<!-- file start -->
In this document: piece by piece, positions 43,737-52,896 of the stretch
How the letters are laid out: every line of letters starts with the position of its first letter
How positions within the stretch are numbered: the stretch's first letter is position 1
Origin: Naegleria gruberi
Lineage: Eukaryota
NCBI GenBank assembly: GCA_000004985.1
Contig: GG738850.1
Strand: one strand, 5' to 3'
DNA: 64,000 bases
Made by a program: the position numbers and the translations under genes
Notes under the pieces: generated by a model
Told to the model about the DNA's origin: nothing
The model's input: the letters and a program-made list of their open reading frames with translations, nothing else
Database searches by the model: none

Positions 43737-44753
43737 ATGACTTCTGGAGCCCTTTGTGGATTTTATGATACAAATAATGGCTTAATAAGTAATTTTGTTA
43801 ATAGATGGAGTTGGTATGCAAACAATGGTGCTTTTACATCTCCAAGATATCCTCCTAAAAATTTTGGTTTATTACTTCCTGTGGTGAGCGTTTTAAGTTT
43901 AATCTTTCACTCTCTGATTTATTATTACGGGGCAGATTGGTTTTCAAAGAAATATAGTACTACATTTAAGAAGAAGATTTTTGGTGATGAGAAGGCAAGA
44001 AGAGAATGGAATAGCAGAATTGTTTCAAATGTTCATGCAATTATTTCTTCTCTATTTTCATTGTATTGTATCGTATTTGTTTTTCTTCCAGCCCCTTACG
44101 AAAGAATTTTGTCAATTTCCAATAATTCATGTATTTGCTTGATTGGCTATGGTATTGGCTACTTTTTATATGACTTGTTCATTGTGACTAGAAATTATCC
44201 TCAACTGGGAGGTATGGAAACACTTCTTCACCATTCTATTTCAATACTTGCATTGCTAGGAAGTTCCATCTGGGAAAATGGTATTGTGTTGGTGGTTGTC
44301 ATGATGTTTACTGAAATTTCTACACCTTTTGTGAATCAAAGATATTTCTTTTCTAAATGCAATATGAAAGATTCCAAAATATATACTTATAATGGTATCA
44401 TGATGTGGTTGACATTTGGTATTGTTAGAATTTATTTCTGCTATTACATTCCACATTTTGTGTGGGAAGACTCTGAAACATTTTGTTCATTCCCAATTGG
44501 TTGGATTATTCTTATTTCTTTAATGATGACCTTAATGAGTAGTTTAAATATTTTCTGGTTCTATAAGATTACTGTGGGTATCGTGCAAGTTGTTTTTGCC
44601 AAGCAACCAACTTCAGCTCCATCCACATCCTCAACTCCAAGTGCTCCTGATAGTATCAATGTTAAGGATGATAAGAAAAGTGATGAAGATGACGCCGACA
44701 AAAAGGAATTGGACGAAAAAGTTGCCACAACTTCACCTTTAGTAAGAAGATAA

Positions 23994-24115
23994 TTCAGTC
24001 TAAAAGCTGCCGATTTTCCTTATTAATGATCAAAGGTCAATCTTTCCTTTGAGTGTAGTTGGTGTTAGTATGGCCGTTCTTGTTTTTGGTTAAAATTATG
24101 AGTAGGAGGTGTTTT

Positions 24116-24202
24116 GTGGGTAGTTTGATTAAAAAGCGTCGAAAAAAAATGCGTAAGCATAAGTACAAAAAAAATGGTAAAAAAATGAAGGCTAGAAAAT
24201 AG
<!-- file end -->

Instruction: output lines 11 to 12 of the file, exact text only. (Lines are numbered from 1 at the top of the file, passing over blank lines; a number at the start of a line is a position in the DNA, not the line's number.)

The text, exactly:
Notes under the pieces: generated by a model
Told to the model about the DNA's origin: nothing